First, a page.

UN sword looms over Syria
Arabic media review

UN sword looms over Syria

While Hosni Mubarak wilts in prison, international community may step up pressure against the Assad regime

Elhanan Miller is the former Arab affairs reporter for The Times of Israel

Egyptian women protest in Egypt's Tahrir Square June 5 (photo credit: AP Photo/Manu Brabo)
Egyptian women protest in Egypt's Tahrir Square June 5 (photo credit: AP Photo/Manu Brabo)

The ongoing violence in Syria has prompted the international community to debate the prospect of replacing Bashar Assad, with 14 foreign ministers meeting in Istanbul Wednesday to discuss contingencies for the day after Assad steps down.

“Washington threatens with Chapter Seven; Annan to present a ‘fortified plan’ today,” reads the headline in the London-based daily Al-Hayat, which describes a “tug of war,” between the United States and its allies on the one hand, and China and Russia on the other, over the realities of a post-Assad Syria and the wisdom of involving Iran in the solution.

“Syria: International mobilization to discuss a post-Annan plan,” reads  the headline of a story in the Saudi-owned daily A-Sharq Al-Awsat next to an image of a family fleeing the town of Houla in pickup truck.

According to the London-based daily Al-Quds Al-Arabi, one proposed plan included presidential elections in Syria and the relocation of Assad to Russia. Annan will suggest involving Russia, China and Iran in the solution.

According to the paper’s lead editorial, “The surprise in this plan…is the acknowledgment of the United States, and the US-led Friends of Syria Group, that it was a mistake to alienate Syria from the start. They also capitulated to Russia’s condition to include Iran in the international efforts to discuss the Syrian issue.

“The question now is whether Russia accepts the plan and whether it can convince the Syrian president to relinquish power and retire in Moscow.”

Nabil Al-Arabi, the secretary general of the Arab League, told Al-Hayat on Thursday that although his organization would not demand military intervention in Syria, he was fearful of the imminent threat of civil war in the country.

Egypt to reconvene constitutional assembly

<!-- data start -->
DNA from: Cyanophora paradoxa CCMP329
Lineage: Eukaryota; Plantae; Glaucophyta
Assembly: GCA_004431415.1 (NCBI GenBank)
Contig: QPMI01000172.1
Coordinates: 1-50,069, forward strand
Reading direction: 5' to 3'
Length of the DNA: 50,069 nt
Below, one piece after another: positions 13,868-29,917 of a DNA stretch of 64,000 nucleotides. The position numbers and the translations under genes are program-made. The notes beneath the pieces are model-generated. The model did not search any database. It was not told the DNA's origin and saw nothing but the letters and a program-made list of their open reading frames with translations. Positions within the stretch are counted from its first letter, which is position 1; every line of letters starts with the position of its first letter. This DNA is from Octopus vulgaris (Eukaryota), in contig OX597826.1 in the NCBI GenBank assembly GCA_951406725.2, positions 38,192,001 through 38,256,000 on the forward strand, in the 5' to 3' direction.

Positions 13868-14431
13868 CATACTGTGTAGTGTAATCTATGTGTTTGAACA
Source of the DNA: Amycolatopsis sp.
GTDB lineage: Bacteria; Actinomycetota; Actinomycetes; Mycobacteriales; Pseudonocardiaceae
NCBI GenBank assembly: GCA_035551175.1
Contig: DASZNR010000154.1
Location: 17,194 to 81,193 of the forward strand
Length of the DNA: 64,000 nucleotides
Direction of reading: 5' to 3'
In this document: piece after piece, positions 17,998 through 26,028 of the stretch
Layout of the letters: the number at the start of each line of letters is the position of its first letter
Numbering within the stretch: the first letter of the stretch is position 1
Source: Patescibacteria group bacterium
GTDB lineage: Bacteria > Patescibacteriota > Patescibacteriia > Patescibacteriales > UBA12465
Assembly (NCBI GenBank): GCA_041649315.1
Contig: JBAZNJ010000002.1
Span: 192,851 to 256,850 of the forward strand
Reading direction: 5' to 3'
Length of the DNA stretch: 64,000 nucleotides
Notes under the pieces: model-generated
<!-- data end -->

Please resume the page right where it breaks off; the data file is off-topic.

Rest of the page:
The Egyptian parliament agreed Wednesday to reconvene the constitutional assembly, a body tasked with drafting the country’s post-revolutionary constitution and defining the role of the president and military.

According to the Qatar-based news channel Al-Jazeera, 37 percent of the new assembly will be members of parliament, with the other seats going to constitutional experts and civil society members.

The establishment daily Al-Ahram reports that Egypt’s constitutional court will decide next week whether presidential candidate Ahmad Shafiq can run in the wake of the legislation of a law prohibiting members of Hosni Mubarak’s regime from participating in Egypt’s political life.

Al-Hayat reports that the law will likely be declared unconstitutional, especially considering the fact that justice Farouq Soultan, who will decide the case, is also the man in charge of the presidential elections.

Meanwhile, Egyptian and other Arab dailies are publishing excerpts from the court proceedings in Mubarak’s case, including detailed testimonies from his senior aides.

Al-Quds Al-Arabi leads its news with reports of a “dramatic deterioration” in Mubarak’s health. “The Brotherhood threatens violence if Shafiq wins,” reads the headline.

In a pessimistic editorial titled “The Debris of the Revolution,” Al-Hayat columnist Muhammad Salah bemoans the current political climate in Egypt.

“As long as everyone is inconsistent in their positions, and contradictory, opportunistic positions characterize most people and parties in Egypt’s political world, it will be extremely difficult to reach common ground that can overcome the crisis engulfing the country,” writes Salah.

Iraq, Turkey, and the Kurds

The Saudi-owned daily Elaph reports Thursday that the Iraqi government has warned Turkey against signing bilateral agreements with the government of the autonomous Kurdish region in northern Iraq, arguing that it runs contrary to international law.

Meanwhile, political efforts to impeach Prime Minister Nuri Al-Maliki continue. According to A-Sharq Al-Awsat, 200 signatures have already been obtained from parliament members in order to start the impeachment process — significantly more than the minimum required 165 signatures. But Maliki’s political adviser Mariam Al-Rais said the prime minister may decide to dissolve the parliament and head for elections within 60 days.

Syrian air stewardesses brawl over Bashar

The Saudi daily Al-Watan reports that Syrian air stewardesses working for Saudi Airlines have been brawling over their opinions of the current Syrian regime.

The paper reports that 15 police records were opened in Saudi Arabia for the violence. In one case a flight to Dubai was delayed and airport security had to intervene to brake up a brawl.

A Saudi Airlines official met with the stewardesses and warned them against discussing politics in public, the paper reports. Saudi Airlines stopped flying to Damascus recently as part of an Arab boycott of the Syrian regime.

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